In the third quarter Sharper blitzed Bears quarterback Jim Miller and forced him to throw incomplete to tight end Fred Baxter. In the fourth period, Sharper blitzed and tackled wide receiver Marty Booker for a 4-yard loss on a third-and-one running play from the Bears 50. That forced a punt, and Green Bay kicked a field goal on the ensuing possession.

Sharper finished with eight solo tackles. "We were trying to anticipate what they were doing," Sharper said. "I was at the line a lot, trying to read what they going to do. I watch a lot of film, and if I saw something that jumped out at me, I reacted. You have to pick and choose when you're at the line like that, but I guessed right a lot today."

Ground gains: Packers running back Ahman Green took another licking Sunday, but kept ticking as he helped Green Bay rush for 100 yards - the first team to do that against the Bears this season.

Green, who came into the game leading the NFC with 681 yards on 131 carries, gained 93 yards on 18 carries against the Bears. He had several double-digit runs, including a 17-yarder on his first carry, and helped get Green Bay's passing game on track. "We kept plugging away with the run," Green said. "Teams want to stop us early, at least they try to. But we kept with it. We have a great offensive line, and today they just did a great job."

Green fumbled in the second quarter at the Bears 14, five plays after ripping off a 24-yard run, his longest of the day. "That will happen. These days, coaches are telling guys to tackle the ball and not the runner," Green said. "Fumbles will happen, like dropped passes or interceptions. If I dwell on it, I can only hurt the team."

Dorsey Levens added 9 yards on 3 carries for the Packers, while quarterback Brett Favre lost two yards on two carries. The last team to gain 100 yards on the ground against the Bears were the Detriot Lions, which rushed for 100 yards on 26 carries on Dec. 24, 2000. Homecoming: Former Chicago Bear and current Packer defensive tackle Jim Flanigan relished playing before his old hometown crowd on Sunday.

Flanigan, who grew up in Wisconsin and played seven seasons for the Bears, made one solo tackle, and even returned a kickoff for 9 yards at the end of the first quarter. "I was extremely excited coming out here today," Flanigan said. "I played here for so long, and with a bunch of these guys. They are an outstanding football team, but I'm glad I was on the winning side today."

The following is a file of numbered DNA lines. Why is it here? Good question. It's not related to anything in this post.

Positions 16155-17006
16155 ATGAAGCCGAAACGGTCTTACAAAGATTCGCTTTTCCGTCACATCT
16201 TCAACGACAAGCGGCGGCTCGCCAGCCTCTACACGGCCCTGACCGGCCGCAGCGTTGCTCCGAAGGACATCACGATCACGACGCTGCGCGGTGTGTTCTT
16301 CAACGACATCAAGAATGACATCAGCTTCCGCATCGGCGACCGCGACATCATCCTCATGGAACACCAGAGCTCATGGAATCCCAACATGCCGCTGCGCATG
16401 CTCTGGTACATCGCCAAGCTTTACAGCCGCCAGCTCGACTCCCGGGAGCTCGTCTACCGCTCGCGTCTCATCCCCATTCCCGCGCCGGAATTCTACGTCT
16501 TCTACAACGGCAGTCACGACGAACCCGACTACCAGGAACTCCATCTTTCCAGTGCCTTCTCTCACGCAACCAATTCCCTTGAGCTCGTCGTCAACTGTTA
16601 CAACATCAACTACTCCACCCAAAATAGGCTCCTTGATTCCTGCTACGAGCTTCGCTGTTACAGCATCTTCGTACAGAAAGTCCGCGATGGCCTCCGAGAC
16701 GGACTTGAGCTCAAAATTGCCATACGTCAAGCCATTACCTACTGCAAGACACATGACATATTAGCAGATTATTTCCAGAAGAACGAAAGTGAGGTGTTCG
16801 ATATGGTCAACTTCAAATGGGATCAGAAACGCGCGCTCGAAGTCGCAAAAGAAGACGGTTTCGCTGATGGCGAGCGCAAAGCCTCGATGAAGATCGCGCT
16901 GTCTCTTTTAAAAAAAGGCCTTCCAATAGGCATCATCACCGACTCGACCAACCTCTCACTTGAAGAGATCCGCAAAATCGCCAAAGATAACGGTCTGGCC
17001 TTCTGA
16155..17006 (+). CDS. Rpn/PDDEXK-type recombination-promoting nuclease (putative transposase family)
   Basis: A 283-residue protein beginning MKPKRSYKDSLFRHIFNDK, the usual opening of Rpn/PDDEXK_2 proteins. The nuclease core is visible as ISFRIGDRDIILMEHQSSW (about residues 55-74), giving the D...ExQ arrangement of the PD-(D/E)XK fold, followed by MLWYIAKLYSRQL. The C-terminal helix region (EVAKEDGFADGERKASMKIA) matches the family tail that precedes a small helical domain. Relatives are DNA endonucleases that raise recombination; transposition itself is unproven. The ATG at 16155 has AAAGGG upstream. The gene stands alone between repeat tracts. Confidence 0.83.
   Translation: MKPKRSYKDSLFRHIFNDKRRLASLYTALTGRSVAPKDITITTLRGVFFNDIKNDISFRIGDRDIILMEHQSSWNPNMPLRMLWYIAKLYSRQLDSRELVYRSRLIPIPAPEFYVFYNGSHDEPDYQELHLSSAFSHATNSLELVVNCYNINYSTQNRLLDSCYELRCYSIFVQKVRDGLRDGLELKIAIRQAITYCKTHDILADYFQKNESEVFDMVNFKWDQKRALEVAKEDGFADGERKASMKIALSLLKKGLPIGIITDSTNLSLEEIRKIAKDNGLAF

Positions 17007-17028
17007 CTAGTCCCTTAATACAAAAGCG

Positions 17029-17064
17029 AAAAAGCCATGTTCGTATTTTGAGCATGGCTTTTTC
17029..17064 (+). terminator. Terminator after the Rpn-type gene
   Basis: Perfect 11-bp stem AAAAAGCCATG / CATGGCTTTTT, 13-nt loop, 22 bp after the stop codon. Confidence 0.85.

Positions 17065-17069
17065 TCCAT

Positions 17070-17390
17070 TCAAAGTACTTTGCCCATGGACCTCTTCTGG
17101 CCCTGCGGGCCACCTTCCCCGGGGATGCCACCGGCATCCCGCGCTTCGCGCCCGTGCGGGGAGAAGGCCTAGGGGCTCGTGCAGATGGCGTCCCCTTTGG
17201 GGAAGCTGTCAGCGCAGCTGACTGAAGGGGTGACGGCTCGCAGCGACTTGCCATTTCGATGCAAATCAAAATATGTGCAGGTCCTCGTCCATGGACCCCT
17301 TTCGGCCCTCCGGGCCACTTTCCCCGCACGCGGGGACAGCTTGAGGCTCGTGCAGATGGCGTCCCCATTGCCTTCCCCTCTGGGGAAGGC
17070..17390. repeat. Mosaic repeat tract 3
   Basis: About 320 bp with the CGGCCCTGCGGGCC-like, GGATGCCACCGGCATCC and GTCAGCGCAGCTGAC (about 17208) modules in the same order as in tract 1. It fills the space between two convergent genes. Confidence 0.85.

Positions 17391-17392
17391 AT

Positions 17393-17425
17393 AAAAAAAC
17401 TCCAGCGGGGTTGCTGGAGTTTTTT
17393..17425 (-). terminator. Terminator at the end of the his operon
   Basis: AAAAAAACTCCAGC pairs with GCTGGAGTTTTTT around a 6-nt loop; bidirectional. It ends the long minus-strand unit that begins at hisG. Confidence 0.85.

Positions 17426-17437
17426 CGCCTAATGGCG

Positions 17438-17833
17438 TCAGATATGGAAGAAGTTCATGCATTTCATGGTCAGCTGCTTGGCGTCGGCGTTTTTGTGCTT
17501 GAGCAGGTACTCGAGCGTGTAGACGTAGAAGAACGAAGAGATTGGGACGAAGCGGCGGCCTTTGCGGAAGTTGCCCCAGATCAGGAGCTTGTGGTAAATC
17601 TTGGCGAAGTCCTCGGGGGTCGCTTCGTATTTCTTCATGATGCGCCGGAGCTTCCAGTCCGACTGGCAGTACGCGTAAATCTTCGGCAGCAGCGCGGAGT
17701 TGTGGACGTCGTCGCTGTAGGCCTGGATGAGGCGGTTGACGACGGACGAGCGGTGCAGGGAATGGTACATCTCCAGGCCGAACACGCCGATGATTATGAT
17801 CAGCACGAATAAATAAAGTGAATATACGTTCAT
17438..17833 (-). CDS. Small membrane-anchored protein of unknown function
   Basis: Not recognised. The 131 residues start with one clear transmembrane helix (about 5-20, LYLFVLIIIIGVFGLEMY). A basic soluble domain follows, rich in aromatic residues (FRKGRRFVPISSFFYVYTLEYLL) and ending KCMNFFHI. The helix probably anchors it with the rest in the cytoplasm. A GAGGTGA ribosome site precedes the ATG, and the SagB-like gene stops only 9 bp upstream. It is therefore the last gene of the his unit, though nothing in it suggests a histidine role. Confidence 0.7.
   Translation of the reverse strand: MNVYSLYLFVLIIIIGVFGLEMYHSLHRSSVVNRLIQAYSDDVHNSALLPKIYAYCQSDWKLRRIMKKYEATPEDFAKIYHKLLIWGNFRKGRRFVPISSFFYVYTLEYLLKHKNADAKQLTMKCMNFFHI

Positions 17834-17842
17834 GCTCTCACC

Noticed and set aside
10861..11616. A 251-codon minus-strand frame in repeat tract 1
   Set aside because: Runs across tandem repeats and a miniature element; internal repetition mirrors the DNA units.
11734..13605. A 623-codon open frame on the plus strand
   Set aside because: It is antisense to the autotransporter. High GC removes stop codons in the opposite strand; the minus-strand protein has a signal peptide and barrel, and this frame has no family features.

You're out: He didn't get a big interception, sack a quarterback or score a touchdown, but Packers safety Chris Akins was happy with one play he made Sunday.

The third-year safety unnerved Bears special teams ace Larry Whigham during a Chicago punt in the fourth quarter. Akins blocked Whigham as Green Bay returner Allen Rossum fielded the punt at the Packers 25. Akins brought down Whigham, squatted on him, and threw a few punches before letting him up. Whigham got up and poked Akins. Akins poked Whigham back. Then Whigham threw a punch.

Whigham was penalized for a personal foul and ejected from the game. "I did want to retaliate, but I told myself forget it," Akins said. "I knew I didn't get a flag because I let him up. But he crossed the line. He did something that's not allowed in a football game. It felt great. I felt just like scoring a touchdown."

All-star fill-in: Packers left tackle Barry Stokes earned high praise from his boss for filling in for starter Chad Clifton, who was inactive with an injured ankle.

"Chad wasn't even available to us as a backup, but we had Barry, a journeyman, and he stepped right in," said Packers head coach Mike Sherman. "I love him to death. He came in prepared and helped put us in a position to win a football game. In this game, you're only as good as your 53rd man, and we have a lot of good 53rd men."